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37 Weeks is No Longer a Full Term Pregnancy According to ACOG

post #1 of 20
Thread Starter 

In hopes of reducing elective inductions, increase spontaneous labor, and set better expectations for pregnant women, the American College of Obstetricians and Gynecologists have redefined and relabeled the ending weeks of pregnancy. At 37 weeks women are no longer considered "full term." Find the new term categories here.

 

Quote:

In the past, the period from 3 weeks before until 2 weeks after the estimated date of delivery was considered “term,” with the expectation that neonatal outcomes from deliveries in this interval were uniform and good. Increasingly, however, research has shown that neonatal outcomes, especially respiratory morbidity, vary depending on the timing of delivery within this 5-week gestational age range. To address this lack of uniformity, a work group was convened in late 2012, which recommended that the label “term” be replaced with the designations early term (37 0/7 weeks of gestation through 38 6/7 weeks of gestation), full term (39 0/7 weeks of gestation through 40 6/7 weeks of gestation), late term (41 0/7 weeks of gestation through 41 6/7 weeks of gestation), and postterm (42 0/7 weeks of gestation and beyond) to more accurately describe deliveries occurring at or beyond 37 0/7 weeks of gestation. The American College of Obstetricians and Gynecologists and the Society for Maternal-Fetal Medicine endorse and encourage the uniform use of the work group’s recommended new gestational age designations by all clinicians, researchers, and public health officials to facilitate data reporting, delivery of quality health care, and clinical research.

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As we all know healthy babies are born on both sides of the due date bell curve - 37 weeks and 43 weeks - and it really doesn't matter what label of "term" these weeks are given. However, I do believe that this redefinition will help mother's prepare to reach and go past their due date without feeling like their pregnancies should be "over" and ask for an induction, and/or her providers will be less likely to oblige.

 

What do you think about ACOG's decision to redefine 'term' pregnancy?

post #2 of 20

WOOOHOOOO!

ACOG doing something that makes sense and its actually all about the health of moms and babies? NO WAY! hahha!

 

This is fantastic. I get SO sad when I hear my friends say, "Well, I'm 37 weeks now! Baby can come anytime!" Or, "My doc is waiting until 38 weeks to schedule the c/s because then I'll be full-term".

Its just sad. This is great news.

post #3 of 20

I like this - but, I had a 37 week totally spontaneous and natural delivery and my baby boy was healthy - but certainly not as done as others. He did great - but - I wouldn't classify 37 weeks 0/7 term ... he didn't look completed fully for a few weeks. That said - he and his birth were perfect - so what do I know?

post #4 of 20

My first born was 10 days late.  He was 9,9 with a huge head, and I am a 5,2, 100 pound woman.  He had to be pulled and pryed with forceps, and has neurological problems.  I will alway wonder if he should have been a C section, on time.  My daughter, same size as me, went in labor a week early, and after a long labor, she had to have an emergency C section to deliver her 8,9 baby.  The baby also had to be pulled out of the pelvic.  Now she can't plan her next C section until 39 weeks, and she would like to do it at 38 weeks.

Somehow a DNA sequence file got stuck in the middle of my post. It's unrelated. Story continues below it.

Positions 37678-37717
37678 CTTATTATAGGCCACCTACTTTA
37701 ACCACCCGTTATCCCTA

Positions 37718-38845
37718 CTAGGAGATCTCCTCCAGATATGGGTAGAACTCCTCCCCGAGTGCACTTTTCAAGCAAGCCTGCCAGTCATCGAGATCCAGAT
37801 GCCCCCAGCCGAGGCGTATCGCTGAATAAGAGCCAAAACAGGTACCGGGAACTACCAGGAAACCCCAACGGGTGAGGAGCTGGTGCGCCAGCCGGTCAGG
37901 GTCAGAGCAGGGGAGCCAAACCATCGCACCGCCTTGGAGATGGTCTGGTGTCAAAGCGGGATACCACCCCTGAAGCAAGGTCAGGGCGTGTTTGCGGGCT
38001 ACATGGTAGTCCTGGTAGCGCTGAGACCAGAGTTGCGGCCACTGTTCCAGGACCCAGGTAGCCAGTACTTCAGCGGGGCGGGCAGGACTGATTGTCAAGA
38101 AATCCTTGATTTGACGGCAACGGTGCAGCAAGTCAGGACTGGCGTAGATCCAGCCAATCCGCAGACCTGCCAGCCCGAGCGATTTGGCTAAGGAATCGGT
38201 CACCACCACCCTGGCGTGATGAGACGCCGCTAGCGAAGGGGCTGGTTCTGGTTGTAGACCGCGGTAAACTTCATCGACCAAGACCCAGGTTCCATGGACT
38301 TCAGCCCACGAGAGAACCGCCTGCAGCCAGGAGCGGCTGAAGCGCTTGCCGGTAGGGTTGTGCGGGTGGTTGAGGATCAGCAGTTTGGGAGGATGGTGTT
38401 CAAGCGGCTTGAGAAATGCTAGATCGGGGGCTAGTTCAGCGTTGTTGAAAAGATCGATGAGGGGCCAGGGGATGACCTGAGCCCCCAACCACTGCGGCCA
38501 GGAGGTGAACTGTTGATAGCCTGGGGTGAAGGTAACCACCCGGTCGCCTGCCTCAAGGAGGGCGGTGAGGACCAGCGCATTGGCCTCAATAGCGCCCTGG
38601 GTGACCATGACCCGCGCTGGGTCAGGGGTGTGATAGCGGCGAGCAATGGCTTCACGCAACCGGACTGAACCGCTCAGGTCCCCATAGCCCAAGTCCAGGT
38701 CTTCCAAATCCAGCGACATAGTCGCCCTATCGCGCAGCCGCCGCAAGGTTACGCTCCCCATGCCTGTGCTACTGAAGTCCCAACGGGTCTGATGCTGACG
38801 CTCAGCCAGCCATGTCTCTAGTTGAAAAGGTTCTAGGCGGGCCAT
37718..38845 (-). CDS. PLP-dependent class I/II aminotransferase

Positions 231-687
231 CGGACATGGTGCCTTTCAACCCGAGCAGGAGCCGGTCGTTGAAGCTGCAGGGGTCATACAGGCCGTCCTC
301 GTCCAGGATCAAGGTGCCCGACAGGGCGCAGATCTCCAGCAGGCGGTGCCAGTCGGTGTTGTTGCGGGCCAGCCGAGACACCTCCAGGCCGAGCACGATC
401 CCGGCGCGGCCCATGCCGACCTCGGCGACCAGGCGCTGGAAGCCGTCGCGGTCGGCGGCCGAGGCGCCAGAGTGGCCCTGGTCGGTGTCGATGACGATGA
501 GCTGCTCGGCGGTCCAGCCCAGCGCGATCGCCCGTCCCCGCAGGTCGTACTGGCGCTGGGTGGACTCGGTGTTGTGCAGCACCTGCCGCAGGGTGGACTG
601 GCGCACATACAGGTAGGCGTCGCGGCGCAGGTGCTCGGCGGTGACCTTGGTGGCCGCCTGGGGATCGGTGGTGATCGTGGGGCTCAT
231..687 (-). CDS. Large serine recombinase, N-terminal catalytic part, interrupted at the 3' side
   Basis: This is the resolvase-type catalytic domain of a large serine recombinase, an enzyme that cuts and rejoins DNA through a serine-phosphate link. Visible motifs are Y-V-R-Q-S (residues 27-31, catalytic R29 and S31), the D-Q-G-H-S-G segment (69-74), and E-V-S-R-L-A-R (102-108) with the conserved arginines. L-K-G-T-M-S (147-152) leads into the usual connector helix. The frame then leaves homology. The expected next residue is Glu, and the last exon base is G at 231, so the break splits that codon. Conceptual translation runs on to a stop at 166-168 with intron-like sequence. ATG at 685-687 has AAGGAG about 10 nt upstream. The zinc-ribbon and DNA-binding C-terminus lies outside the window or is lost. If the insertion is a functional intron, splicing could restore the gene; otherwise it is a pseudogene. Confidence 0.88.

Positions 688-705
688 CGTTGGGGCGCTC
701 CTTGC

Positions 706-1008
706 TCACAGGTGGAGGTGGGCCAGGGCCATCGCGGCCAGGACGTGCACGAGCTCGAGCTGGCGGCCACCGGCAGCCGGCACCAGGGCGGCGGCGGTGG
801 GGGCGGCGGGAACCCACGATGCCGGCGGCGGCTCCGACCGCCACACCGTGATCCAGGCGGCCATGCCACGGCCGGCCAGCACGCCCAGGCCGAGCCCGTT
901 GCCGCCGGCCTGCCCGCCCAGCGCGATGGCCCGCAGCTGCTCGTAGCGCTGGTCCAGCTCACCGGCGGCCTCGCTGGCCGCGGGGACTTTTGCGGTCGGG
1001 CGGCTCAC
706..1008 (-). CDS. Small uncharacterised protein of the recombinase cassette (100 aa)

So, I think it depends on the size of baby and mother.

post #5 of 20
Quote:
 

My first born was 10 days late.  He was 9,9 with a huge head, and I am a 5,2, 100 pound woman.  He had to be pulled and pryed with forceps, and has neurological problems.  I will alway wonder if he should have been a C section, on time.  My daughter, same size as me, went in labor a week early, and after a long labor, she had to have an emergency C section to deliver her 8,9 baby.  The baby also had to be pulled out of the pelvic.  Now she can't plan her next C section until 39 weeks, and she would like to do it at 38 weeks.

So, I think it depends on the size of baby and mother.

I think size of the baby should be secondary to lung maturity.  

post #6 of 20
I also noted this:
Quote:
In order to facilitate data reporting, delivery of quality health care, and clinical research, it is important that all clinicians, researchers, and public health officials use both uniform labels when describing deliveries in this period and a uniform approach to determining gestational age.

I have always poo-pooed the idea of dating ultrasounds as unnecessary, but if it helps the medical community as a whole get a firmer grasp of what outcomes can be expected at what gestations, then I think that would be great. All of my kids have been born (spontaneously) in the time frames that are now defined as "late term" and "postterm," and I would love to have solid science on just how risky it is to go past 42 weeks. The first step in that, obviously, would be having a better idea of who is actually going to 42 weeks, and whose dates are just a bit off.
post #7 of 20
Quote:
Originally Posted by peggybehnke View Post

My first born was 10 days late.  He was 9,9 with a huge head, and I am a 5,2, 100 pound woman.  He had to be pulled and pryed with forceps, and has neurological problems.  I will alway wonder if he should have been a C section, on time.  My daughter, same size as me, went in labor a week early, and after a long labor, she had to have an emergency C section to deliver her 8,9 baby.  The baby also had to be pulled out of the pelvic.  Now she can't plan her next C section until 39 weeks, and she would like to do it at 38 weeks.
So, I think it depends on the size of baby and mother.

I don't fully understand the problem here. If it's a planned c-section, and they aren't going to wait until the baby is already stuck in the pelvis before going to surgery -- even if she went into labor spontaneously, they'd take her in for the c-section right away and not wait until things went badly -- why does the size of the baby matter? If the baby is going to be born by c-section no matter what, and therefore won't be getting stuck in the pelvis, it seems like the only consideration left is making sure the baby is as mature as possible before the surgery.
post #8 of 20